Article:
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PSYC2002C_Introduction to Statistics in Psychology_Liudmila Jdanova_Winter 2011( Full sets of class notes, good luck on exams)

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Department
Psychology
Course
PSYC 2002
Professor
Liudmila Jdanova
Semester
Winter

Description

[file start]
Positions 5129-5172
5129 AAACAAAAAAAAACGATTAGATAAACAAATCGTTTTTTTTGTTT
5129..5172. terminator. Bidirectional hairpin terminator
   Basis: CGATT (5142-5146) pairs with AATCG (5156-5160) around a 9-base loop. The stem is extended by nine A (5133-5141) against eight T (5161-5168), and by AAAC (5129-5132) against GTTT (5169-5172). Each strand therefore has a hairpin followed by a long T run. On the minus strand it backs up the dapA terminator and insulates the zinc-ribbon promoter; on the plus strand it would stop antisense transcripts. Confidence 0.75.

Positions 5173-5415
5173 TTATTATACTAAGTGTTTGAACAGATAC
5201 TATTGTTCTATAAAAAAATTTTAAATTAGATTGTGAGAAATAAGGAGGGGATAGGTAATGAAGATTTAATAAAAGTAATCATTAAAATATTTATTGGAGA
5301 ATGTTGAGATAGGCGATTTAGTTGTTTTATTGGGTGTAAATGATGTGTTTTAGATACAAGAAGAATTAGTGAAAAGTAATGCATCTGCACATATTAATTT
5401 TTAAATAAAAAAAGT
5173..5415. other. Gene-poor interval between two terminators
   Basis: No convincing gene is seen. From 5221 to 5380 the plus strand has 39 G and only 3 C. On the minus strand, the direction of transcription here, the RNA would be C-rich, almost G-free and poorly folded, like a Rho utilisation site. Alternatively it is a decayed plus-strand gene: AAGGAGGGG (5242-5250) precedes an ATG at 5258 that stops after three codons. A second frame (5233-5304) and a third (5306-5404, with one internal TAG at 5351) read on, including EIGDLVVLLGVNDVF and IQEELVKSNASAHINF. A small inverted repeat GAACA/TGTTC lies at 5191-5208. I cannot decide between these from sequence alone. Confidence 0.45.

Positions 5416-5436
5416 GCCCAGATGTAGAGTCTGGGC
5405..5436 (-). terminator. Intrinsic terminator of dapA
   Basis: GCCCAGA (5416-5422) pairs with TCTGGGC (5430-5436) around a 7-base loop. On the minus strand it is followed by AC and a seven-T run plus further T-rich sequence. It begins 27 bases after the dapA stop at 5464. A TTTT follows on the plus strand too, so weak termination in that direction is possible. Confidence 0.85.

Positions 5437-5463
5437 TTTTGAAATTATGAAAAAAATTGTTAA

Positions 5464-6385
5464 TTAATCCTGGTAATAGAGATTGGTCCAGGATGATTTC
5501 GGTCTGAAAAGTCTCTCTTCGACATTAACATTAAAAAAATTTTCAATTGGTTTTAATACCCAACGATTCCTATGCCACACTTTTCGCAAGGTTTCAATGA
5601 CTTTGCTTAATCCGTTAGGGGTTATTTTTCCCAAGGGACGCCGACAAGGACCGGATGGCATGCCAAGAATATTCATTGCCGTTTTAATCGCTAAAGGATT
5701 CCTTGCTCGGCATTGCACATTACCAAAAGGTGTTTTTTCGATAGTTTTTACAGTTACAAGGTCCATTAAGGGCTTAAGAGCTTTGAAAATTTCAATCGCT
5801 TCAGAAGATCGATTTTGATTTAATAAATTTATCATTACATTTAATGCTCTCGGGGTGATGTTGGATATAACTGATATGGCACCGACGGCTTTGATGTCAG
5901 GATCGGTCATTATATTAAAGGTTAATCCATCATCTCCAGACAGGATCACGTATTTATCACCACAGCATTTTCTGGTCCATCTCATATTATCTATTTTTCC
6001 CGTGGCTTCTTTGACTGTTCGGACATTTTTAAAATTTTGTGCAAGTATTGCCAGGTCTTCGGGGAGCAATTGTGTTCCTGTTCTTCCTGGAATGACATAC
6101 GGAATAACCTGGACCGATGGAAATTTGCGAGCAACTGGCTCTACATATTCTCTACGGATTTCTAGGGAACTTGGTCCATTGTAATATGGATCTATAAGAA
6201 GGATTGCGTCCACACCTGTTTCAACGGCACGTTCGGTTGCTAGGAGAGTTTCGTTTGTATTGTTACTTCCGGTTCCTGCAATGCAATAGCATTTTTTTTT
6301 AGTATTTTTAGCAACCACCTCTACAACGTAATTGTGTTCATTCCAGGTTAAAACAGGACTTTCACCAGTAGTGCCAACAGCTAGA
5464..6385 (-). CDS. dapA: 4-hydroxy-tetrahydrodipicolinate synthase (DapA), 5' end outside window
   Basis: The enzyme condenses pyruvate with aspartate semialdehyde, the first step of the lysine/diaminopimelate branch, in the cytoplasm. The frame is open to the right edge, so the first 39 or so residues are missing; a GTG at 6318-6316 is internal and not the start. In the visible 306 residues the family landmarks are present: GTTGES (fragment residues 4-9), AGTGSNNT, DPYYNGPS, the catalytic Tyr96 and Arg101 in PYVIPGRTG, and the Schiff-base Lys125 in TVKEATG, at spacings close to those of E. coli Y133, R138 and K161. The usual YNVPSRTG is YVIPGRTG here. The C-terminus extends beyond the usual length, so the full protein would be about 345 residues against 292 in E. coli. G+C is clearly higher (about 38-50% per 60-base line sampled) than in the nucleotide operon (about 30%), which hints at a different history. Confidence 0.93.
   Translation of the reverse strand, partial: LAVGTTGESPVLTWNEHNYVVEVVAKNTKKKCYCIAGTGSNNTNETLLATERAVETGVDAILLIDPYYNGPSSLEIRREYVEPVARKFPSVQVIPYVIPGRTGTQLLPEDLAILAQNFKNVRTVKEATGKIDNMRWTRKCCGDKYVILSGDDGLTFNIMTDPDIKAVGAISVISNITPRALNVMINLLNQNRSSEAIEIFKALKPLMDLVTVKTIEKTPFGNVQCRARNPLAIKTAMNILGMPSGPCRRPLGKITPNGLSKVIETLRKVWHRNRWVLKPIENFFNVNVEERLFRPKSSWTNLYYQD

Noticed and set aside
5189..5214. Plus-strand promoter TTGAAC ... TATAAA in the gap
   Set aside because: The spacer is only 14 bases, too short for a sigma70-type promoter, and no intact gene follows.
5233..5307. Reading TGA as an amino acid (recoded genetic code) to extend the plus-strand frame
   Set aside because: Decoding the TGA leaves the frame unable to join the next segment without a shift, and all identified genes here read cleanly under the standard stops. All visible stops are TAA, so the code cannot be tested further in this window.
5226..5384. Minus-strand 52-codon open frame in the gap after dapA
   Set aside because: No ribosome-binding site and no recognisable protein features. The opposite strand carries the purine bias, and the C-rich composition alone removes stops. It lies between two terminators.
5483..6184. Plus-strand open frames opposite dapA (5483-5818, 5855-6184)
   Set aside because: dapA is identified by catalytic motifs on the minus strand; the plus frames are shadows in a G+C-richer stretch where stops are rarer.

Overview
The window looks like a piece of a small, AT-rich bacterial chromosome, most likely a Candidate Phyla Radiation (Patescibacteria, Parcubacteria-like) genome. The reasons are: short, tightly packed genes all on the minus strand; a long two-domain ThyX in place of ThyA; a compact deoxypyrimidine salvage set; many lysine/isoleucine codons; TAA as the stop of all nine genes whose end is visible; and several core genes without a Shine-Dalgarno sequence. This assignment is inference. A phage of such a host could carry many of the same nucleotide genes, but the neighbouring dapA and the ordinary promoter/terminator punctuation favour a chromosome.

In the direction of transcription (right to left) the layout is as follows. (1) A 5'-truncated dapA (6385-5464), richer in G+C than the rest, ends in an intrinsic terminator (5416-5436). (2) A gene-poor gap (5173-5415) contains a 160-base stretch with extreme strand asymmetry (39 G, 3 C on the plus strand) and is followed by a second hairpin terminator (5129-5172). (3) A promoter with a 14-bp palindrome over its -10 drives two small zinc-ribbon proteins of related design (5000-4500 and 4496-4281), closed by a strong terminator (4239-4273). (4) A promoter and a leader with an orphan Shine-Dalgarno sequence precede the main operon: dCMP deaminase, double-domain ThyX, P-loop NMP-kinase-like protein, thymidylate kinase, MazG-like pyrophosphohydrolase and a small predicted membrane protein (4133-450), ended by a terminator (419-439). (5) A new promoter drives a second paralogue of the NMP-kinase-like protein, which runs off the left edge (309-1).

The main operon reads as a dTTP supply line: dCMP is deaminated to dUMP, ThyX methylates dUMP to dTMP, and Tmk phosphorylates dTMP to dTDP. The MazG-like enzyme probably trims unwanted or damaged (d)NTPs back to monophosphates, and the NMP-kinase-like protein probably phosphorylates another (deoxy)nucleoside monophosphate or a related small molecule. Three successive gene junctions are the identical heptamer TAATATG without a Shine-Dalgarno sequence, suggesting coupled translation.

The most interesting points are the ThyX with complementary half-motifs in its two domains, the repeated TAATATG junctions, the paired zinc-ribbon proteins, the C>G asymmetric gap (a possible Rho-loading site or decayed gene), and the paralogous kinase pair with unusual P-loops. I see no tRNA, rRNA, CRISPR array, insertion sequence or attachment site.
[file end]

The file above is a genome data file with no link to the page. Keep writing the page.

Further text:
Statistics Week 1 Descriptive statisticsUsed to describe the particular sample of data that you haveUsed to organize summarize and present dataEg what single value best represents your data How much variability is in your dataHow tall men and women are average grades of psychology majors vs math majors salaries in geographical regionsInferential statisticsUsed to make inferences about population parameters based on sample statistics generalize from sample to populationPopulationA complete set of individuals objects or measurements of interest ie to which we want our research findings to applySampleA subset of a population that shares the same characteristics as the populationRandom SampleA sample drawn in such a manner that each member of the population has an equal chance of being included in the sampleRandom AssignmentAssign subjects in a way so that each subject has an equal opportunity to be placed in each treatment condition ParametersNumerical values that summarize measurable characteristics of a populationRepresented by Greek lettersegStatisticsNumerical values that summarize measurable characteristics of a sampleTypically statistics are used to generate estimates of population parametersThese estimates are not perfect due to sampzg errorthe discrepancy amount of error that exists between a sample statistic and the corresponding population parameter Scientific Research Methods Research Design A systematic plan for collecting data in order to provide answers to specific questions I Experimental Method Experiment II NonExperimental Methods Studies 1 Descriptive research2 Correlation research 3 Quasiexperimental research Experimental Method True ExperimentVariableany measurable characteristic of a person environment or experimental treatment that variesIndependent Variable IVPresumed cause of DVthe variable that the experimenter manipulates in order to explain differences in the DV or to cause changes in the DVExperimental Experimenter can directly control or changeSubject measurable characteristic of subject that the experimenter does not changeGender height weight etcDependent Variable DVThe outcome of interest that is observed and measured by the researcher in order to assess any effects of the IVExtraneous Nuisance Variables Possible cause of the DV but are not under investigationMust be controlled in an experiment to avoid confoundsConfoundone or more extraneous variables changes with the IV making it hard to tell what the cause isExperimental MethodGoal to determine cause and effect relationshipsGeneral ProcessRandomly select subjects from the populationRandomly assign subjects to different treatmentsExpose subjects to IV manipulated by experimenter Compare dependent variable differences between the groups differences are caused by the manipulated IV Descriptive ResearchGoal Obtaining an accurate description of the population can also assess changes in a population over timeGeneral Process Collect data on variables of interest and use descriptive statistics to summarize the data that you collectCan not make many conclusions Use ONLY for description Correlational ResearchGoal To determine if there is a relationship between two or more variablesGeneral Process Randomly select subjects from the population simple random samplingCollect information on variables of interest Calculate a correlation coefficientCan determine whether things are related still can not determine cause and effectComparing Intact Groups Goal Is there a relationship between a grouping variable and some other variable General Process Randomly select subjects from the populationPlace subje87ucts into a group based on a subject variable smoker vs nonsmokerCompare group differences Can find significant differences between groups still no cause and effect VariablesQualitative Categorical DatadescriptionQuantitative Numerical DatanumbersDiscontinuous Variables akaDiscrete VariablesCounting unitsvalues can only be whole numbers there are no values between numberscant have 2 and a half people Continuous VariablesInfinite number of values between any two numbersLevels of Measurement1Nominal2Ordinal 3Interval 4Ratio 1 Nominal ScaleA numerical scale in which the numbers represent qualitative categorical differences among individualsExamples Marital StatusSingle1 Married2 Divorced3 Widowed4 Separated5 2 Ordinal ScaleA basic form of quantitative measurement that indicates a numerical orderThe numbers represent a position in an ordered series but not how much of a difference exists between successive positions on the scale stndrdExample Place finishes in a race1 2 3 etc 3 Interval ScaleA measurement scale that has equal units of measurement and an arbitrary zero pointHas the characteristics of nominal and ordinal scalesin addition equal differences intervals between numbers represent equal differences in the measured constructExample Temperature measured in degrees Fahrenheit 4 Ratio ScaleA measurement scale that has equal units of measurement and an absolute zero pointPossesses the characteristics of nominal ordinal and interval scalesCannot have negative values ExampleWeight Information content of the four scalesNominalAre two events the same or differentOrdinalIs the second event the same bigger or smaller than the firstIntervalIs the second event the same bigger or smaller than the first and by how muchRatioIs the second event the same bigger or smaller than the first and by proportionally how much twice as big etc Levels of Measurement PracticeIndicate the level of measurement for each of the followingRanking of the top five movies of all time ordinalNumber of children in a room ratioNumbers on football jerseys nominal